Approximating Duration, Modified Duration, and Convexity with Option Free Bonds

The use of Excel’s PRICE function can eliminate much of the math required to understand how modified duration and convexity can be used to predict the price change in option-free bonds. The spreadsheet for this post is called “Option Free” and like all of my spreadsheets, it can be downloaded for free. The sheet is initially protected, except for the yellow input cells, but there is no password required to unlock the sheet.

We start with a simple calculation of a 5.3 year bond based on a 30/360 day assumption. I wanted to use a bond with accrued interest to make the spreadsheet more practical for general use.

OptionFree1Then we reprice the  bond both up and down 10 basis points (.1%). We then name the original yield y, the original full price ( including accrued interest) p, and the absolute changes in prices x and z.


With these four variables we have enough information to calculate Macaulay duration, modified duration, and convexity.


Now, we can predict the price change of the bond if rates instantaneously moved up 1%. We need one more calculation shown on the calculations below. This is the convexity adjustment. As you can see, the difference between the actual price change and the predicted price change using modified duration and convexity would only make a difference of 2 cents on a $1000 par bond.


Download the spreadsheet “Option Free



3 thoughts on “Approximating Duration, Modified Duration, and Convexity with Option Free Bonds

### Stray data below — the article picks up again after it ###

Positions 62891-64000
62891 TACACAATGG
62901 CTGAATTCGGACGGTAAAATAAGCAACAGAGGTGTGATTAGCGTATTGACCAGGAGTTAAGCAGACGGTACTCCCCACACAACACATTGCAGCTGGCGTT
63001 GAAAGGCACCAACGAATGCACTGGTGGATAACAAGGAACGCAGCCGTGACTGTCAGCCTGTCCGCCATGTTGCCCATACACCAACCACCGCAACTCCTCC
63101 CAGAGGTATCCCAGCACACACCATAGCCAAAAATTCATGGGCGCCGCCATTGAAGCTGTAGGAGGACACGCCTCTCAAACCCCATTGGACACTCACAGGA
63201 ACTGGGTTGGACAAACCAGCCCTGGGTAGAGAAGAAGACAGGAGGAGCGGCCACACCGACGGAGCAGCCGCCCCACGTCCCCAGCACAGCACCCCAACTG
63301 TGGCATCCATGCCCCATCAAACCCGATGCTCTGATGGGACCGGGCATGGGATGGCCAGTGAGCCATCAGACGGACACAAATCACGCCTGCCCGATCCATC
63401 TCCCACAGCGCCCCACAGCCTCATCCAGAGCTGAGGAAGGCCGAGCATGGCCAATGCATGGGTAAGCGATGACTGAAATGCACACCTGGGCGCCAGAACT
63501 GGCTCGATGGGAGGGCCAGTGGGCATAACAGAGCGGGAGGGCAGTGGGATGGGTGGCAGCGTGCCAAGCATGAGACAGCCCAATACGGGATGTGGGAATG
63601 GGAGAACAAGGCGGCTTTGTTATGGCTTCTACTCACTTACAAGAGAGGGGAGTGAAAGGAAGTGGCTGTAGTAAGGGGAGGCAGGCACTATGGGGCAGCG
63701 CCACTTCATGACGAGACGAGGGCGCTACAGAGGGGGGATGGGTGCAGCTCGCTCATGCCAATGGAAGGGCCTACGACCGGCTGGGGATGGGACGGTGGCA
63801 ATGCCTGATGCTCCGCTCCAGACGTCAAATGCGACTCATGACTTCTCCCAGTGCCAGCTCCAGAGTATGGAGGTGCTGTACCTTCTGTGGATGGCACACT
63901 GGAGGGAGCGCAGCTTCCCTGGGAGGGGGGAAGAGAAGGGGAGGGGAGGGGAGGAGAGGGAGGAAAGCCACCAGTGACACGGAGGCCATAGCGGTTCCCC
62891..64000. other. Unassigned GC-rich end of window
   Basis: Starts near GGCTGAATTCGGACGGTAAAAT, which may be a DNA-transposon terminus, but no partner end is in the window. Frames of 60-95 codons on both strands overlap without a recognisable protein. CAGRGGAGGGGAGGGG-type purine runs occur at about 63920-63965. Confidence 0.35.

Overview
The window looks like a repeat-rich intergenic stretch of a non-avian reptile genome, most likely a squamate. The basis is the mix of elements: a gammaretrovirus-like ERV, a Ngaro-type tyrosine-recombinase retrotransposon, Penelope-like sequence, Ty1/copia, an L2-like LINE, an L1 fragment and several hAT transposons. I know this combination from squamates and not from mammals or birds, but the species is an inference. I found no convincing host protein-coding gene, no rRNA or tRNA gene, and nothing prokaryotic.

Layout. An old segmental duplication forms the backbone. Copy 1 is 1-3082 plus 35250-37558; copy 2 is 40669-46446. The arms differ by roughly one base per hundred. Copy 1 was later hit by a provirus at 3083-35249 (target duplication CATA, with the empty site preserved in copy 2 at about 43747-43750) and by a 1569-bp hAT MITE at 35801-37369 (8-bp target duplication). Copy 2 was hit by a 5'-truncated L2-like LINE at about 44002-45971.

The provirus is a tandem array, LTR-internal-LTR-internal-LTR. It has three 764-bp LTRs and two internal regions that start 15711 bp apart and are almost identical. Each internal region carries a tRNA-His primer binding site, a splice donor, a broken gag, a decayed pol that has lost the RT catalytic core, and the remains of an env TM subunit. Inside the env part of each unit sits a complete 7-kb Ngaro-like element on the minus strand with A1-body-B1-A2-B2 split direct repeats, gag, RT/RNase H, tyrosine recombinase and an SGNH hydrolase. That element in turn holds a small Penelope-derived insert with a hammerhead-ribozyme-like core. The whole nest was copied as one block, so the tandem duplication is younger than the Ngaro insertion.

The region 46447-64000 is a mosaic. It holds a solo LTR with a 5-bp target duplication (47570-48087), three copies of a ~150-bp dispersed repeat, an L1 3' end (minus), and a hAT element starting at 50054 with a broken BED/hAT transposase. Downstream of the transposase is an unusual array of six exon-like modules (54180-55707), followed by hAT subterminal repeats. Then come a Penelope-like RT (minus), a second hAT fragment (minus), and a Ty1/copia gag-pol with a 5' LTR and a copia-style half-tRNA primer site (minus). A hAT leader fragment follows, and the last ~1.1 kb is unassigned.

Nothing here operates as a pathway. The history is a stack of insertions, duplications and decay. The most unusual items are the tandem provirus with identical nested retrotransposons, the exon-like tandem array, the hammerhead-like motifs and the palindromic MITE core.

1. Pingback: Effective Duration, Convexity, and Convexity Adjustment For Loans | Excel@CFO

  2. Chuang Tsu Li

    Hi Mr. Don Pistulka,

    I am new to bond investing, and am reading up on modified duration and convexity. I am particularly interested in the effect on bond prices from the imminent rise in interest rate . I found your blog and excel sheet useful.

    I do have a query in this article though. Shouldn’t the J6 cell ‘Price moves up 1%’ really be ‘Interest rate moves up 1%’, or “Yield-To-Maturity moves up 1%’ ?

    Am I right to interpret that the terms ‘Interest rate’ and ‘Yield-To-Maturity’ can be used rather interchangeably because the Yield-To-Maturity’ is seen as the sum of (i) the interest rate by the risk-free 30 years Treasury Notes and (ii) the premium rate assigned to the corporate risk ?

    Many thanks for your sharing.

    1. Don PistulkaDon Pistulka Post author

      Thank you for your comments. You are correct about cell J6. It should be “Yield moves up”.
      I do sometimes use YTM, yield, and interest rates interchangeably in my posts. I can see where it could be confusing. When I say interest rates moving up or down 100 basis points, I am referring to a general change in rates. I then apply the general change in “interest rates” to a specific description of a security. At that point the term “interest rates” also becomes more specific and is then referred to as “Yield”, which is Yield-To-Maturity in this case. I hope that helps.



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